- The Washington Times - Tuesday, November 4, 2008

ANALYSIS/OPINION:

Much has been made about Sen. Barrack Obama’s status as the “first African-American nominated for president by a major U.S. party,” and rightly so. It is indeed a historic event. Polls show a huge preference for Mr. Obama among African-Americans. Beyond solidarity of skin, his Kenyan connection seems to make real the African in African-American. In reality, however, Mr. Obama’s chilling support of the Freedom of Choice Act mocks that very core.

The majority of African nations do not allow abortion except for grave matters, and Kenya is one of the most restrictive. In the early 1990s, when Nigeria proposed legalizing abortion, women came storming out of bush and villages in protest, and the legislation was overturned. Even the men opposed unrestricted abortion on the principle, as Steven W. Mosher said in his book “Population Control: Real Costs, Illusory Benefits,” that for a Nigerian man, family and children “are not just a sign of his wealth and power, they are his wealth and power.”

In co-sponsoring the Freedom of Choice Act, Sen. Obama sadly fails to support American women and children and basic human rights. If a baby lives following an abortion attempt, this act would allow covert killing of the infant through the overt refusal to provide medical attention and nutrition. It’s just that coldblooded.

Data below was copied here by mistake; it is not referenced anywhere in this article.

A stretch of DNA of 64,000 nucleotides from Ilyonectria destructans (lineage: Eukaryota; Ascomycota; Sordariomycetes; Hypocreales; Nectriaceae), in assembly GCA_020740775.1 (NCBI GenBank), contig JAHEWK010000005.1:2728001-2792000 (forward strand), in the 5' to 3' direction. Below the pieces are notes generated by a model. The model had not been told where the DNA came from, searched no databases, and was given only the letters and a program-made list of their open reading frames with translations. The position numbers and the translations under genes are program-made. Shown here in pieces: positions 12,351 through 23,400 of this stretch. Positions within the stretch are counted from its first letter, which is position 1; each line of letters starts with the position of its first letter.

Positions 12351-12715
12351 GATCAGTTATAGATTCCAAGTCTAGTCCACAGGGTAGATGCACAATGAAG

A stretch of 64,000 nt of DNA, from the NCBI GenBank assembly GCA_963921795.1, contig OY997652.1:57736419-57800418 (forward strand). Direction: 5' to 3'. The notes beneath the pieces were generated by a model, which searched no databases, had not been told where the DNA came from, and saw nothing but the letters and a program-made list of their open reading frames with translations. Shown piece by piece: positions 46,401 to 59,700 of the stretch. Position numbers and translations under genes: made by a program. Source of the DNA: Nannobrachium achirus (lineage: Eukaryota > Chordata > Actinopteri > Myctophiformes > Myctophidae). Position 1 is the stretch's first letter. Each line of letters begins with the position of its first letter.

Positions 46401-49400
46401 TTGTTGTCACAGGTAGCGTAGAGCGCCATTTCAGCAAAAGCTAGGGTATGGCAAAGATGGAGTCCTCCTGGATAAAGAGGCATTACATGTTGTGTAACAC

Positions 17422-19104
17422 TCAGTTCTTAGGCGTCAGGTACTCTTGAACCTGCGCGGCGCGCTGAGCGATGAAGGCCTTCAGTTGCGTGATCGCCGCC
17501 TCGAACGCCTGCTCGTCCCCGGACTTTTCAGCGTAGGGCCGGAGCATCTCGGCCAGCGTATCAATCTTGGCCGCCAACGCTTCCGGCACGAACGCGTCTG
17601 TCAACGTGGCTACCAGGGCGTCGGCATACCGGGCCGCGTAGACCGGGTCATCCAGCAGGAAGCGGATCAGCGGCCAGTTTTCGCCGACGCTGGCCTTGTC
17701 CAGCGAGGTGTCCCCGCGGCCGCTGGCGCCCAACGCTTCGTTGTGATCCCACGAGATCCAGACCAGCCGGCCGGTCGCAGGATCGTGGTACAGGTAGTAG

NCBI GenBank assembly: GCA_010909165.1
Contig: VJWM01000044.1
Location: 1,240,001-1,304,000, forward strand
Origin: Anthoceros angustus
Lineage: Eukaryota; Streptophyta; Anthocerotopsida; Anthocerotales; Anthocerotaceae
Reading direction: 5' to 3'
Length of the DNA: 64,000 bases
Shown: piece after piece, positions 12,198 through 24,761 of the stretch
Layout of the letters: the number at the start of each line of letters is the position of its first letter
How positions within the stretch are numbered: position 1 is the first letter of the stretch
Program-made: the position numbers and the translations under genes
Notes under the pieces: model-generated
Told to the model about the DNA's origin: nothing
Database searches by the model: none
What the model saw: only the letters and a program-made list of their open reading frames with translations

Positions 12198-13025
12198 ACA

African-American women already have the highest abortion rate in the United States, and African-American teens are three times more likely than their white peers to terminate a pregnancy. How can this proposal help African-American women? How does this act raise the dignity or lend enduring support to the pregnant African-American woman or, for that matter, women of any race?

Even though Africans grapple with poverty and hardship unlike any suffered by Americans, they struggle to find ways to support their children and families. Instead of abortion, they design supportive facilities to care for children while family members visit on a regular basis. Ultimately, the child returns to the family. Certainly, a candidate with a Harvard degree can come up with better alternatives than to watch legally as a baby dies right before his eyes. America needs an African-American model of male leadership, presence and support of family and child.

MAURA M. PARKER

Mount Airy, Md.

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